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May 10, 2006     (512) 463-0300

SENATE APPROVES PROPERTY TAX REDUCTION/EDUCATION REFORM BILL UNANIMOUSLY

(From left) Staffers John Opperman and Von Byer confer with Senators Hinojosa, Shapiro, Staples and Lt. Gov. Dewhurst over provisions in House Bill 1

The Senate passed a measure late Wednesday night that would cut local school property taxes by one-third over the next two years, put more money into Texas schools, increase equity between districts, and raise teacher salaries. House Bill 1 garnered support from all 31 Senators, after a compromise was reached on certain contentious issues.

Bill sponsor Senator Florence Shapiro said that she was proud of the way the Senate came together to support an important and necessary bill. "We came into this today a little fractionalized and we ended up probably in the 13 years I've been in the Texas Senate in one of the most cordial, congenial compromises that I believe I've ever seen," she said.

"What we accomplished here today is a very rare opportunity to see a body of 31 people who can actually get together and find their common ground and make it work."

The bill includes provisions to cut property taxes by 17 cents in 2007 and then by a further 33 cents in 2008, bringing local tax rates to $1 per $100 valuation. It would also allow districts to add four cents of local enrichment to the tax rate by local school board approval, with access to an additional two cents of enrichment in 2009. This enrichment tier is not subject to the state's revenue recapture system, but any further tax increases, which must be approved by voters, would be available for recapture.

Teachers would see a $2000 across-the-board pay raise, and districts would be permitted to create incentive plans to increase teacher performance and attract teachers to hard to staff schools, or teach understaffed subjects. The bill would require four years of math and science instruction for all high school students, and would align public school curriculum to improve performance in post-secondary education.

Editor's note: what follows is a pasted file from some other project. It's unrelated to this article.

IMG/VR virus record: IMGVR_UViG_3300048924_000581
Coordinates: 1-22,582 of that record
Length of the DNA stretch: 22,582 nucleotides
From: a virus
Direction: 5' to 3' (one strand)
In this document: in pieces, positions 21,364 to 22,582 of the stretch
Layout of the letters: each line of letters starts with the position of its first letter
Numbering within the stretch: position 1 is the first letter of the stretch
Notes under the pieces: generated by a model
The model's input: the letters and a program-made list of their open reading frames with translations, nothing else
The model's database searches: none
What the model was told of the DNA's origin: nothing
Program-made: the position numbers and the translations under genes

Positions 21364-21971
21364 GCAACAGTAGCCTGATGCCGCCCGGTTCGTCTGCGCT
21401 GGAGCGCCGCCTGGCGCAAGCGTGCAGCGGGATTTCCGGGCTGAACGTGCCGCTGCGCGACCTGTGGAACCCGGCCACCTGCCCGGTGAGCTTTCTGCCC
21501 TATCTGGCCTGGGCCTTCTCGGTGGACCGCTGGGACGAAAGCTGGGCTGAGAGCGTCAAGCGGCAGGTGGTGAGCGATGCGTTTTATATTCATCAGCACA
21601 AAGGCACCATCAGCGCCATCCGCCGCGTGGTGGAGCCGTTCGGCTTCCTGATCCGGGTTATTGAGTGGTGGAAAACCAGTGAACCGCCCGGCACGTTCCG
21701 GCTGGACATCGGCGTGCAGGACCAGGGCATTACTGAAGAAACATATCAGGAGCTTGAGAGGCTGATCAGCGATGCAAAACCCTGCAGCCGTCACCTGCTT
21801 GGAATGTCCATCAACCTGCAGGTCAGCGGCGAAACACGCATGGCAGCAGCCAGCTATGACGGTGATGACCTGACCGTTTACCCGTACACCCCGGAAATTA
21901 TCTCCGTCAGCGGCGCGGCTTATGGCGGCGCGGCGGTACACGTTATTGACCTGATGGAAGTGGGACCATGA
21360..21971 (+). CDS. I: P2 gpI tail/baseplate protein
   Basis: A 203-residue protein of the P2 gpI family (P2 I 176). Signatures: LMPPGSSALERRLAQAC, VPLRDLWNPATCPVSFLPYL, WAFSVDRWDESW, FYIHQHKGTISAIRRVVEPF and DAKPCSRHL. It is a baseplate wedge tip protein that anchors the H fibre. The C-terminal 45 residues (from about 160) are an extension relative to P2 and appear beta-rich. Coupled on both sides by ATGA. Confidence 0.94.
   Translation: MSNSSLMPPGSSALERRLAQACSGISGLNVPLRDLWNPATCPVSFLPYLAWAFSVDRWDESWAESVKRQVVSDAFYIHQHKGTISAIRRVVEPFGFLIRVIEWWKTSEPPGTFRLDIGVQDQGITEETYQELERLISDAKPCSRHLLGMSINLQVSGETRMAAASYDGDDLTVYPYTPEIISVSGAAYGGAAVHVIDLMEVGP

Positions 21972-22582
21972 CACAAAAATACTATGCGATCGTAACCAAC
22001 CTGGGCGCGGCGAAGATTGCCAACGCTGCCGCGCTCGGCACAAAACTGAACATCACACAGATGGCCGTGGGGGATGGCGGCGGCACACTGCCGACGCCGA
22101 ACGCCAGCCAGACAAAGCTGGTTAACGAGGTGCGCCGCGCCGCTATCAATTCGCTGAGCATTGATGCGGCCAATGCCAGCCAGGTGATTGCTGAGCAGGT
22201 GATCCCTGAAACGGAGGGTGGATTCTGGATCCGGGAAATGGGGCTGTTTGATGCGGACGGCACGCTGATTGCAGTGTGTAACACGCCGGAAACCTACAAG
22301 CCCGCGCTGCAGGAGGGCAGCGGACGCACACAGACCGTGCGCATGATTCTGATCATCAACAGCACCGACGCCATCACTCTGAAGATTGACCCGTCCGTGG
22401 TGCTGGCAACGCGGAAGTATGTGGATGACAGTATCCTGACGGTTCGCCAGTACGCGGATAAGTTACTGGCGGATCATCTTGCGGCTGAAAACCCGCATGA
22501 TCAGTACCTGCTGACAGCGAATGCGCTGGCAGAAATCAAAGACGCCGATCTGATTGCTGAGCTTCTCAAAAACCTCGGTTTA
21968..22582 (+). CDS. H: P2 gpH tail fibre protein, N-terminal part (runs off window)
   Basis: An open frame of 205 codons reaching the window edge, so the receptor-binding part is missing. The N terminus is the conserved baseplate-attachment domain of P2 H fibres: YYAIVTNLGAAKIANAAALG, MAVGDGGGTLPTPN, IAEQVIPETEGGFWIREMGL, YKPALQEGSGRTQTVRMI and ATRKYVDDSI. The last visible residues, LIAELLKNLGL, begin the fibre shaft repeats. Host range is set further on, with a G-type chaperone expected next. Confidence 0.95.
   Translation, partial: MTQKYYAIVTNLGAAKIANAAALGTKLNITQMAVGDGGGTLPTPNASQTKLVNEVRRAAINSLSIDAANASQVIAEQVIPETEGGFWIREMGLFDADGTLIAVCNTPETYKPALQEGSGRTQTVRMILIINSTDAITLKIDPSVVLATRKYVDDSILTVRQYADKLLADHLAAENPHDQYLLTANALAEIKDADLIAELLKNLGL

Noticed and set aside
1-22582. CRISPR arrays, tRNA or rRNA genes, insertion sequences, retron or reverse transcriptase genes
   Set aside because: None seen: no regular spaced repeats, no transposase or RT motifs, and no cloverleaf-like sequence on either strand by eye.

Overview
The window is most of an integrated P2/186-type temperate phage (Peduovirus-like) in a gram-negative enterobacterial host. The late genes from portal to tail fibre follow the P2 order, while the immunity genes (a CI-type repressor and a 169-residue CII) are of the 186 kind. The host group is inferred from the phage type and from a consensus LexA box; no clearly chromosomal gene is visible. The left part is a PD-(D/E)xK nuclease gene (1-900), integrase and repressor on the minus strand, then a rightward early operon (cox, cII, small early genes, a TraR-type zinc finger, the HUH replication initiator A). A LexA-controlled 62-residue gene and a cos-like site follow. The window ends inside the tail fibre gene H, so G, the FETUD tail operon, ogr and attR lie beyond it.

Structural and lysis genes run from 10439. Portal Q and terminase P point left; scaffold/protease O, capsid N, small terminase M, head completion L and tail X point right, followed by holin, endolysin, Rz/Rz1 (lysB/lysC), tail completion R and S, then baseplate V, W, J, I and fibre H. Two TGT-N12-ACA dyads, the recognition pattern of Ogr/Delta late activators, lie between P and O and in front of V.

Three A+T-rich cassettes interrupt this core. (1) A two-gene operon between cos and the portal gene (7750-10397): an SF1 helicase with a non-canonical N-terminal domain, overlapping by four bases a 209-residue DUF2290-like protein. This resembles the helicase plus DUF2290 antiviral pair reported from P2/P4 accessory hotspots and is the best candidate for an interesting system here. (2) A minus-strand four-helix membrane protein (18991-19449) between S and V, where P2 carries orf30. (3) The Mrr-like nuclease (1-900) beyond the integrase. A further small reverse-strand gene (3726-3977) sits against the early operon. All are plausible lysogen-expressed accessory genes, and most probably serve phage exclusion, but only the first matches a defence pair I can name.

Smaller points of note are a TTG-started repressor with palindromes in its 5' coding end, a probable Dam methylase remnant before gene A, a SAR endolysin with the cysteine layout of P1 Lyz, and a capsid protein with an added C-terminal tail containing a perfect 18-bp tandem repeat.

Senator Florence Shapiro happily votes aye on House Bill 1, which would provide more money for public education while reducing local school property taxes.

The bill would also create an electronic database system to expedite transfer of student records, and would increase transparency by requiring schools to provide detailed budget statements online. The Texas Education Agency sunset date would move to 2012, and the bill would implement a uniform school start date of the fourth Monday in August.

The bill will now go to the House for final approval. While Lt. Governor David Dewhurst would not speculate on how the bill will fare in the opposite chamber, he did say he worked closely with House Speaker Tom Craddick to find compromises on a number of issues. He added that this bill accomplishes the Senate's goals for this session. " We passed out a great bill in House Bill 1, that's going to raise our teacher's salaries, provide for incentives so our teachers work together and raise performance, dramatically increase accountability, lower local school property taxes and solve the lawsuit," he said.

The Senate also passed HB 5, the last component of the five bill package to cut property taxes. This bill would increase the per pack tax on cigarettes by one dollar. An amendment added by Senator Frank Madla would phase in this increase, with a 75 cent hike on January 1, 2007, and the remaining 25 cents on September 1, 2007.

Update: 5/11

Thursday, the governor opened the call for the special session, permitting legislation relating to tuition revenue bonds. These bonds are issued to state universities and secured by projected tuition revenues. The bonds can be used for capital improvements and new facilities.

Laredo Senator Judith Zaffirini's Subcommittee on Capital Funding for Higher Education heard testimony from state university officials who are requesting bonds for their institutions. Senator Zaffirini said the committee will continue working through the weekend.

The Senate will reconvene Friday, May 12, at 11 a.m.

Session video and all other webcast recordings can be accessed from the Senate website's audio and video archive pages.

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